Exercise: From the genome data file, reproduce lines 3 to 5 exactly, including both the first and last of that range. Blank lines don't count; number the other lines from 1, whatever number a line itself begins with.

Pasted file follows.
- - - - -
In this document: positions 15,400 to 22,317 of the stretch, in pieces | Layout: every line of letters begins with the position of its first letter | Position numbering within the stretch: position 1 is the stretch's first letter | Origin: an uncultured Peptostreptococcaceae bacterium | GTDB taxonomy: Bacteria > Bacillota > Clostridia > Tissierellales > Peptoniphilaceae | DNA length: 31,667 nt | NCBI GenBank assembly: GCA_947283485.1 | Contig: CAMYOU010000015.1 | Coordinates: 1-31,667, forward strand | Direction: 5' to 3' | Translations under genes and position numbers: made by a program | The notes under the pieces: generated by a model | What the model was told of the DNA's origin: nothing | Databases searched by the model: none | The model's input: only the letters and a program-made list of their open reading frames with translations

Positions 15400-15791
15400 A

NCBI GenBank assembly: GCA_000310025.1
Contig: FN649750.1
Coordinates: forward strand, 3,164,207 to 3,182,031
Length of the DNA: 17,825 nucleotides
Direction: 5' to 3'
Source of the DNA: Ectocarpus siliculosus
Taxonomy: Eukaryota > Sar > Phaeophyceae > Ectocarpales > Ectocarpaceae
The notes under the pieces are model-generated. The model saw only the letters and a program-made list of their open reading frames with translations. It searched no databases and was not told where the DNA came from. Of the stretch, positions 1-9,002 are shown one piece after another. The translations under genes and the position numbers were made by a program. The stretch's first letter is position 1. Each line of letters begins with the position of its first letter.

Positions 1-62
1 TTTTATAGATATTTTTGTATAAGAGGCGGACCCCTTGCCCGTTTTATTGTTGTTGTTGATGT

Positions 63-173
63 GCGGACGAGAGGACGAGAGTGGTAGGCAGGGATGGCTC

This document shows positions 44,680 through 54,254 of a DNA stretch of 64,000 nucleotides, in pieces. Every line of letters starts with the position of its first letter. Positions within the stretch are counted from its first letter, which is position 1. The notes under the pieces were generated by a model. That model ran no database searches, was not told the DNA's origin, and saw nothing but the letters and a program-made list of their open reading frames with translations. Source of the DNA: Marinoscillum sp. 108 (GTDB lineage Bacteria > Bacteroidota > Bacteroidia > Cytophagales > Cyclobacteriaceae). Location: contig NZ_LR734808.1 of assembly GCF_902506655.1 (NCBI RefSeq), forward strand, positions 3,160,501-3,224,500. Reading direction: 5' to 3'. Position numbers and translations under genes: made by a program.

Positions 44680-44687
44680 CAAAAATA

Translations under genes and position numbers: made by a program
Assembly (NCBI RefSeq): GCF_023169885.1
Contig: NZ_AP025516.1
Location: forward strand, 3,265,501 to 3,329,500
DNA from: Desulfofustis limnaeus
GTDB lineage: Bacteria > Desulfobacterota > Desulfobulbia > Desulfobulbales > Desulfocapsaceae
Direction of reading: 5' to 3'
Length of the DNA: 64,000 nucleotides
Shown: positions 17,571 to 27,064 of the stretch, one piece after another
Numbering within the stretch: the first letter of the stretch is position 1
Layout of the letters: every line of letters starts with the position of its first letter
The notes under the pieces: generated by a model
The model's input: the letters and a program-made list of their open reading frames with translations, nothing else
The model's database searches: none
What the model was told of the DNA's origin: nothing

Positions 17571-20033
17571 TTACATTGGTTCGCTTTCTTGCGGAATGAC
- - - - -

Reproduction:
15400 A

NCBI GenBank assembly: GCA_000310025.1
Contig: FN649750.1